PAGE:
“FEFAC took a conscious decision to get involved [in this committee] and we believe we can contribute a lot to this process. The timescale is ambitious. The expected process and timetable is intensive. We want to achieve a lot over the next two years - it fits well within the priorities of FEFAC,” Nick Major, FEFAC president, told us yesterday.
He was speaking about his role in a global steering committee recently launched by the Governors’ Climate and Forest Task Force (GCF) to support the Balikpapan Challenge.
That group is aiming to be the driver behind 'connecting supply chain initiatives with jurisdictional approaches' in an effort to tackle commodity-linked tropical deforestation in producer countries such as Colombia, Brazil, Indonesia, Peru and Mexico. The steering committee wants to support strategies already under development in GCF countries and work to link those efforts with regional and international processes, such as the Accountability Framework and TFA2020.
“FEFAC has been involved in the discussions on the aims and objectives of the Balikpapan Challenge from the beginning, at a meeting along the sidelines of COP 23 in Bonn in November 2017 and at the first meeting of the newly convened global steering committee on March 28.
"The Balikpapan Challenge specifically seeks synergies between the private sector including corporate supply chain pledges, sustainability certification schemes and jurisdictional programs to reduce deforestation. To meet its objectives requires cooperation between public and private sector stakeholders at multiple levels,” said Major.
Which commodities are the focus?
In terms of the commodities being evaluated, he said the coalition’s objectives are to reduce emissions from deforestation and forest degradation so that definition would include any commodity that may influence that.
“From a feed industry perspective, of course, this largely means soy and, to a lesser extent, palm oil.”
Major said there are two pillars to the Balkpapan Challenge, the first one focuses on indigenous peoples and local communities and the second, in which FEFAC is involved, on agricultural production and tropical deforestation. The second pillar is focused on “defining harmonized definitions for legal, zero and zero net deforestation and how to make jurisdictional approaches effective in tackling tropical deforestation.”
In terms of whether both legal and illegal forms of commodity linked deforestation are being considered by the group, he told us:
“Eliminating illegal forms of commodity linked deforestation is a prerequisite and why the FEFAC soy sourcing guidelines include a mandatory requirement for no illegal deforestation. However, there is interest from many stakeholders on developing deforestation free supply chains, which means either zero deforestation from a certain cut-off date or zero net deforestation where losses of native forest is matched, in the same area, by regeneration and restoration.”
Governors’ Climate and Forest Task Force (GCF)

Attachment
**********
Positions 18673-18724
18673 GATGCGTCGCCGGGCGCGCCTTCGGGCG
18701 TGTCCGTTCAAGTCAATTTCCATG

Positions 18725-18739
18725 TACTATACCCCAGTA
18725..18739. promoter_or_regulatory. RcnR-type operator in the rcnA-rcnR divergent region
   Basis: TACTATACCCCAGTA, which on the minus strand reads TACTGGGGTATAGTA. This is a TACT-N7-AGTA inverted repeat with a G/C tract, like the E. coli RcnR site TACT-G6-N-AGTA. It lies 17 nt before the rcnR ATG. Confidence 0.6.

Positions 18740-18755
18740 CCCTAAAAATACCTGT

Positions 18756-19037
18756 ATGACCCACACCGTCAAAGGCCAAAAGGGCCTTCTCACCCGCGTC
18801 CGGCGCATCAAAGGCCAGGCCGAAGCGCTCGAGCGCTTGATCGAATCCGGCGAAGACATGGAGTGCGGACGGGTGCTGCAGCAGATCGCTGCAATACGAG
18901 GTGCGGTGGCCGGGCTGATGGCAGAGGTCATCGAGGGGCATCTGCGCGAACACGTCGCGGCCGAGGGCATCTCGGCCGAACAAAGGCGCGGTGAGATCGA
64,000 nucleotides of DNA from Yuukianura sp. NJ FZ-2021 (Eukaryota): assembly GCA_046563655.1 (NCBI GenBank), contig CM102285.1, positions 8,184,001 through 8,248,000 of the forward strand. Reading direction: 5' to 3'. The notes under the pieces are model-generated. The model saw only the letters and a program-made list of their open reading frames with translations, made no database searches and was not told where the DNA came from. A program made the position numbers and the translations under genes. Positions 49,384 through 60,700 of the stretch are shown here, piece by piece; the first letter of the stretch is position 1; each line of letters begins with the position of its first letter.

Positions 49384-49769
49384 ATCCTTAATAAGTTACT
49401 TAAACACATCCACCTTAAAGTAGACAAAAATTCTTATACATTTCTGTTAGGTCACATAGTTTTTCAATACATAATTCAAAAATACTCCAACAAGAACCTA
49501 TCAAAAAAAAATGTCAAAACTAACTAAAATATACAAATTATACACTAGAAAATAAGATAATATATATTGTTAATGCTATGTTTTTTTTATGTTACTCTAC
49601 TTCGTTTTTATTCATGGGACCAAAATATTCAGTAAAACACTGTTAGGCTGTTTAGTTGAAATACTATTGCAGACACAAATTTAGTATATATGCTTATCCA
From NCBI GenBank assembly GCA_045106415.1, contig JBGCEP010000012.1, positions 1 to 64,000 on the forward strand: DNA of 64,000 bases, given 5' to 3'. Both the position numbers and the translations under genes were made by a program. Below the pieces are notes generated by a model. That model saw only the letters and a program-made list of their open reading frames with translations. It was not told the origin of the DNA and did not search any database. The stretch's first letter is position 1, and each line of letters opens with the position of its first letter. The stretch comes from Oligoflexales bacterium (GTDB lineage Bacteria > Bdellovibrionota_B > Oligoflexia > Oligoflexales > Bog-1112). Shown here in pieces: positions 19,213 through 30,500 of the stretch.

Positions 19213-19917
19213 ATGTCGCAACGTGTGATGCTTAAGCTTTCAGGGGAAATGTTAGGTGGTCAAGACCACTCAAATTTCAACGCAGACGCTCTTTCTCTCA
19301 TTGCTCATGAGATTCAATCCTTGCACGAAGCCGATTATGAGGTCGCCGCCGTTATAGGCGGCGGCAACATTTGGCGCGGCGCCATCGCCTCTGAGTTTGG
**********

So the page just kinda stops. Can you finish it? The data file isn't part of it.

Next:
The GCF describes itself as an alliance of subnational governments working together to reduce emissions from tropical forest deforestation and link these efforts to sustainable supply chain efforts while improving rural livelihoods and the rights of indigenous peoples.
The GCF says it embodies the notion that subnational governments - states and provinces, but also municipalities, districts, and villages - provide critical opportunities for policy innovation and leadership. "This is especially true in the areas of climate and land-use policy, where states and provinces (and other subnational governments) have long served as important laboratories for new policy initiatives and activities that inform and support robust national approaches."
It says it was founded upon the notion that successful efforts to protect forests, reduce emissions, and enhance livelihoods must be based on jurisdiction-wide programs rather than on individual projects and activities. "As articulated and advanced by the GCF since its inception, the jurisdictional approach provides a key platform for cross-sectoral policy alignment and for bringing multiple public and private sector activities together into a comprehensive approach to low emissions rural development."
The GCF says it embraces a network approach to governance across multiple scales. This includes the GCF itself, which encourages learning, provides training, and increases collaboration across its network of member states and provinces; the broader network of international institutions, governments, civil society actors, private sector entities, and communities that are cooperating on various activities and initiatives related to low emissions development.
Soy sourcing guidelines
The European feed industry is one of the largest markets for soy, one of the commodities often associated with deforestation and biodiversity loss in producing countries like Brazil.
“Soy is a strategically important raw material for the feed industry in Europe and, for the foreseeable future, we will rely on imports. That is why responsible sourcing is incorporated into FEFAC’s 2030 vision.”
The EU feed industry representatives developed soy sourcing guidelines in 2015.
“We recently held another round of meetings in Brazil with MOU signatories - FEDIOL, ABIOVE, AproSoja and IDH. It is so important to include local producers in these initiative,” said Major in relation to the discussions held with those stakeholders earlier this month on benchmarking against the FEFAC guidance.